The Public Sector bodies (websites and mobile applications) (no. 2) accessibility regulations 2018


With the 23 September 2020 deadline fast approaching, public sector bodies have limited time to comply with the Public Sector Bodies (Websites and Mobile Applications) (No.2) Accessibility Regulations 2018 (the Regulations) and ensure their websites are appropriately accessible. 

 This deadline only applies to websites published prior to 23 September 2018 and mobile applications do not have to be compliant until 23 June 2021. Further, all new websites and mobile applications that 'go live' from 23 September 2019 and 23 June 2021 respectively, must adhere to the Regulations prior to publication and therefore the Regulations will be relevant for the foreseeable future.

Who do these Regulations apply to?

The Regulations apply to all "bodies governed by public law" subject to a few exceptions. These exceptions include:

  1. Non-governmental organisations that do not:
    a. receive primary finance through public funding
    b. provide essential public services
    c. provide services which are specifically aimed at the disabled
  2. Public service broadcasters
  3. Schools/nurseries

The reality is, these Regulations are broad ranging and will encompass almost all entities linked to central government and/or any local authorities, including but not limited to:

  • teckal companies
  • registered providers
  • charities (e.g. those aimed at the disabled or which are primarily publicly funded)

The services published on the website(s) or mobile application(s) (see below) alongside the source of funding of the relevant body are the key factors which will determine whether the Regulations apply. If the position is ambiguous, we would advise following the Regulations as any resulting changes will only improve each website or mobile application's functionality, broadening its accessibility.

What websites and/or mobile applications do these Regulations apply to?

The Regulations apply to both intranet/extranet websites and mobile software designed and developed for use by the general public (excluding mobile operating systems and hardware). A list of additional exclusions are set out at Regulation 3(2) and include but are not limited to online maps and mapping services; third-party content that is neither funded nor developed by, nor under the control of, public sector bodies; and archives.

What are the requirements of the Regulations?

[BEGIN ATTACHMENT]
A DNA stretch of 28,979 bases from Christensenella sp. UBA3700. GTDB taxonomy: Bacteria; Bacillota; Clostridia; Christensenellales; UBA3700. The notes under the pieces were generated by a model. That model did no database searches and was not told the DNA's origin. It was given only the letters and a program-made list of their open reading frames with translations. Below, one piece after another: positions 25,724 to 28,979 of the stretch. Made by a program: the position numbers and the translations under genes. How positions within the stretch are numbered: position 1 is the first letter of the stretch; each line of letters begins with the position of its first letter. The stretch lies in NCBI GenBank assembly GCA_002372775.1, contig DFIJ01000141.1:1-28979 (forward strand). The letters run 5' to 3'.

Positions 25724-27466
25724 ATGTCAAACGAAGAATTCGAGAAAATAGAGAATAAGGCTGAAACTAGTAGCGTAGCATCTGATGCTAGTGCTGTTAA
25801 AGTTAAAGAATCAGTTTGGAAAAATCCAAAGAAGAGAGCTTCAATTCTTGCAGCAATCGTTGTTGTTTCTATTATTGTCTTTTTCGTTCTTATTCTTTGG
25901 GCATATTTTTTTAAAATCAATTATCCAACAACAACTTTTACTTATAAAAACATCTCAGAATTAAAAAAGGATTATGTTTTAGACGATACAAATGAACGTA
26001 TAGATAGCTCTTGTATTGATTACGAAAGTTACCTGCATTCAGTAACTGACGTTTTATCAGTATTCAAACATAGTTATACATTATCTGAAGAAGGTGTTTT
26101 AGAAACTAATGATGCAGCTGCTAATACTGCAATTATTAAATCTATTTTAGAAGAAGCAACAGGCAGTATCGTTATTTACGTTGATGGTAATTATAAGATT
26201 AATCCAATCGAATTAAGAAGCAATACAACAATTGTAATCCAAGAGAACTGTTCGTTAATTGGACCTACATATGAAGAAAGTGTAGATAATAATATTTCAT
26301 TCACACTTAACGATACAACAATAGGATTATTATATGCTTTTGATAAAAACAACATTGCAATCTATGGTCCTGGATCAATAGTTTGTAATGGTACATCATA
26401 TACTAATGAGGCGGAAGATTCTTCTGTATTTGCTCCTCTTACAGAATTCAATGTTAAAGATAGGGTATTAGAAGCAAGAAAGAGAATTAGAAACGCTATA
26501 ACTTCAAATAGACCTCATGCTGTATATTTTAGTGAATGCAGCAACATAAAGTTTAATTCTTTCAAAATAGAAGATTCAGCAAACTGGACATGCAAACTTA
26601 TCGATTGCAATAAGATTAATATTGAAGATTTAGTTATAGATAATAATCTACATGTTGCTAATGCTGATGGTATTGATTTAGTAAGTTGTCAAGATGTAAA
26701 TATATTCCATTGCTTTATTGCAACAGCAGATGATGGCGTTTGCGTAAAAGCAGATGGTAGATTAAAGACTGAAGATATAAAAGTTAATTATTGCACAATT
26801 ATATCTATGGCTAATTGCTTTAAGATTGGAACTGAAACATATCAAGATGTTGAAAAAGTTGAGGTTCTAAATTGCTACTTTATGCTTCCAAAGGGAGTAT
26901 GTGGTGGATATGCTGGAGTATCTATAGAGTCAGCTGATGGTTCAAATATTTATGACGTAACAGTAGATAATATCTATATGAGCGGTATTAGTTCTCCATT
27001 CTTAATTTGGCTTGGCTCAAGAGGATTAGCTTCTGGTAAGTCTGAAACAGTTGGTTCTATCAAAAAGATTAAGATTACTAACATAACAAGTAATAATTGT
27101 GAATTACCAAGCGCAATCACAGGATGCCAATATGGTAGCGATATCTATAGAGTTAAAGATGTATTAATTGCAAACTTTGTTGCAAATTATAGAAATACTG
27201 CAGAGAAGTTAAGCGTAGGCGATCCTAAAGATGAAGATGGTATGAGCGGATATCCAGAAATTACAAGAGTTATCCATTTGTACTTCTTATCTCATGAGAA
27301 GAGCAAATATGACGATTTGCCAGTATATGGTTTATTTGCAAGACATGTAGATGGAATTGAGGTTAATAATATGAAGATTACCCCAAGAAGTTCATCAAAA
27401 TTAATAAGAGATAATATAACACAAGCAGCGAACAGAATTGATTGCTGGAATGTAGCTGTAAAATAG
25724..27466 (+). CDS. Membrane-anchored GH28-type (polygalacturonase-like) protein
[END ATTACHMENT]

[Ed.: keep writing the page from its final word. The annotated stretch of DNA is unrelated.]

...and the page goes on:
Accessibility is the key requirement and this entails making sure that a website or mobile application is perceivable, operable, understandable and robust to its users. This is a subjective assessment, however, the Government has provided advice and guidance which can be found at Some examples of modifications which comply with the Regulations include making information available in large print, as audio recordings or in alternative colours.

In order to illustrate compliance with the Regulations, it is necessary to publish an accessibility statement made available on the relevant website or mobile application. Such statement must highlight what aspects of the website or mobile application are not accessible and why; any alternative methods of accessibility which have been employed; and a point of contact to deal with any ensuing issues.

Can anything be done if the Regulations are considered to be too onerous?

From a practical perspective, if a public body considers that the impact of meeting the requirements under the Regulations is disproportionate to its activities, it is possible to declare this. An assessment must be undertaken in order to weigh up the associated costs of complying with the Regulations against the size and nature of the organisation and the benefit of the website and/or mobile application to disabled users. If the assessment concludes that compliance with the Regulations would be a disproportionate burden on the public body, a reduced number of adjustments to any website and/or mobile application may be required, evidenced through a declaration.

It should always be borne in mind that such a declaration would not absolve a public body from all of its requirements under the Regulations and the corresponding assessment would need to be revisited regularly. The consequence of getting this declaration/assessment wrong could result in public embarrassment, formal investigations and/or even court action.

As the deadline approaches, it is best to consider your obligations under the Regulations sooner rather than later. For more information in relation to these Regulations and their applicability in a particular case, please do not hesitate to contact Matt Whelan, Louis Sebastian or Amardeep Gill.


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